Afterward, Stevie Wonder sang the John Lennon song "Imagine" as the crowd of more than 80,000 swayed in the darkness.
"While we will always remember in our hearts the loss," said Billy Payne, the president of the Atlanta Committee for the Olympic Games, "the reclaiming of our city, the defiance the entire Olympic family showed, is a more powerful story that will ultimately be the way these Games are remembered."
Muhammad Ali opened the Games 16 days ago, when he stood at the base of the tower leading to the Olympic cauldron with the torch in his hand, ready to light the Olympic flame. Tonight, after a series of musical tributes—ones that included marching bands and mountain bikers, Creole dance music and the powerful, rhytmic voice of Gloria Estefan—that flame was extinguished and the Olympic flag was passed to Sydney, host of the 2000 Games.
In between, though, many faces commanded the spotlight. There was Kerri Strug, the American gymnast, getting carried to the medal stand to receive the gold with her leg wrapped in bandages and her joyous teammates at her side. Michael Johnson racing to a world record in the 200 meters—and an unprecedented double victory in the men’s 200 and 400—in a pair of flashy gold shoes. Carl Lewis capping his brilliant career with a gold medal in the men’s long jump, his ninth Olympic gold.
Mixed in with those headliners, though, were the Thugwanes and the Wolfgramms; the American women who came here to play softball for the first time in Olympic history and captured the love of a city—Columbus, Ga., home of Golden Park—and the coveted gold; and the fans from Nigeria, who celebrated in the streets of Athens, Ga., Friday night after their men’s soccer team beat Argentina and made Nigeria the first African nation to win any international soccer competition.
In all, a record 79 nations won medals (13 more than in Barcelona), with a record 53 taking at least one gold. And the medal count—once a fierce Cold War battle between the United States and the Soviet Union—held a different meaning, the once-powerful Soviet bloc represented here by Russia and eight former republics, each of which competed under its own flag. The Russians won 63 medals (which put them third, behind Germany with 65) and the republics—Ukraine (23 medals), Belarus (15), Kazakhstan (11), Armenia (2), Georgia (2), Uzbekistan (2), Moldova (2) and Azerbaijan (1)—won 58. Of course, by competing as nine separate entities, the former Soviet republics were able to enter hundreds more athletes in the Games than they would have had they competed as a unit.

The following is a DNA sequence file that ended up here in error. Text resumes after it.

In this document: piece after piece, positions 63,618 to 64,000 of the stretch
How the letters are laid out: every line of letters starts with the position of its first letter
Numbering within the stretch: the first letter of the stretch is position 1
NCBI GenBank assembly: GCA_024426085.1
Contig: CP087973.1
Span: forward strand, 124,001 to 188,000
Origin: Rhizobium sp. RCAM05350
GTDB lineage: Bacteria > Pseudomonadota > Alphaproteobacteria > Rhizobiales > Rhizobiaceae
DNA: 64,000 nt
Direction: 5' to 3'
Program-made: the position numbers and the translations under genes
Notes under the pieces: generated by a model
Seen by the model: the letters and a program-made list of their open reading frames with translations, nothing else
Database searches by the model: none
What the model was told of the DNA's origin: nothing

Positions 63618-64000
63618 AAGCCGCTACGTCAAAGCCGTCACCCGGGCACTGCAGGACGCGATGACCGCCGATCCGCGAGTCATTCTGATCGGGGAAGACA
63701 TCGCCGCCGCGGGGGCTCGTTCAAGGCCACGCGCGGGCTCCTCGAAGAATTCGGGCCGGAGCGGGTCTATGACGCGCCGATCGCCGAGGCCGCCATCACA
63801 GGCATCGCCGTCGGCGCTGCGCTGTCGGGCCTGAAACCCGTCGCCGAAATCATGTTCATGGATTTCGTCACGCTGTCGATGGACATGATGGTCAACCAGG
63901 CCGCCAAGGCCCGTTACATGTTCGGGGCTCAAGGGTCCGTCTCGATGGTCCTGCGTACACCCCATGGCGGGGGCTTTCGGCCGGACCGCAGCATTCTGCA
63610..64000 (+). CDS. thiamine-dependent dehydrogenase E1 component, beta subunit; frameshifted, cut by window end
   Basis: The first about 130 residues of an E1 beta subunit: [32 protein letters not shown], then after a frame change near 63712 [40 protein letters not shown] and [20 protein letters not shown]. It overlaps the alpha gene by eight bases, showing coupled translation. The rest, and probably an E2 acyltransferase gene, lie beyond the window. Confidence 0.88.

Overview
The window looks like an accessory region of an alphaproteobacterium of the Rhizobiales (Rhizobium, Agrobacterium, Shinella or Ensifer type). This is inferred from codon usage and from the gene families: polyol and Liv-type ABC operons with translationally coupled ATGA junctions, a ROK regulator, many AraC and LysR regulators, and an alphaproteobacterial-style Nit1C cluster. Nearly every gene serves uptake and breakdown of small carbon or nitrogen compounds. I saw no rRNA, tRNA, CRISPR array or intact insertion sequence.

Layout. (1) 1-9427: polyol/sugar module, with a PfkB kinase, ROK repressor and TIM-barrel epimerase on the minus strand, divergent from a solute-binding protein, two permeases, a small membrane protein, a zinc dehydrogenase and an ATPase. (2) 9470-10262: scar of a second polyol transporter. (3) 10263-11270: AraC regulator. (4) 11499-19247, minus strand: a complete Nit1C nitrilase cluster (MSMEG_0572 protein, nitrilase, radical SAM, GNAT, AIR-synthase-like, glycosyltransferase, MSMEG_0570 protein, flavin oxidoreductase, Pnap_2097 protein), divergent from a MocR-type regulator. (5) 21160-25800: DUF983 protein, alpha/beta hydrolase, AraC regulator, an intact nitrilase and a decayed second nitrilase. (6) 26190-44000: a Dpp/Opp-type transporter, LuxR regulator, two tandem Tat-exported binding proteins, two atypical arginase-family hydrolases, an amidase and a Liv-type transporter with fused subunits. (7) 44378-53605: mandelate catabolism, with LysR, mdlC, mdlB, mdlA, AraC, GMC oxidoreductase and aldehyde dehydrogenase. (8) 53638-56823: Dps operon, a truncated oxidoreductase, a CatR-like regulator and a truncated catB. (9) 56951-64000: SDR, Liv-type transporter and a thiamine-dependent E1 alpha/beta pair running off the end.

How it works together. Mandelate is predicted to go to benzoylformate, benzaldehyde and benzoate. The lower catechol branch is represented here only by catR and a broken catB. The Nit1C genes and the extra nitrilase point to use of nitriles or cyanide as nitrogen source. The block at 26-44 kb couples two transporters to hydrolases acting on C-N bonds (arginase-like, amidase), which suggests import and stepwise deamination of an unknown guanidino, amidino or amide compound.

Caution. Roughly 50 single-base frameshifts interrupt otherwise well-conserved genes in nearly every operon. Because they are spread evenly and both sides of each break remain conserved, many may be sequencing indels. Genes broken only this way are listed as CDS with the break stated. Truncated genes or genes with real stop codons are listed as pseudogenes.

The Americans finished with 44 golds, 32 silver and 25 bronze, a smaller total than at the 1992 Olympics (where they won 108), but not a disappointing one.
"We are behind Barcelona, but when you have more than 70 nations winning medals—we no longer should think that we should dominate," said USOC President LeRoy T. Walker.
An American—Michael Johnson—carried the Olympic flag onto the infield for the close of the Olympics tonight, but it was the parade of flags from the 197 participatory nations that brought home the scope of these Games. Leander Paes carried the flag for India, which received its first medal since 1980 when Paes won a bronze in men’s tennis on Saturday. Marie-Jose Perec marched for France, her double-gold medal performance in the women’s 200 and 400 perhaps overshadowed by Johnson here in the States, but not in her nation.
And Wolfgramm, who marched into Olympic Stadium 16 days ago as Tonga’s flagbearer, waved his nation’s banner again—this time as one of hundreds of new Olympic heroes.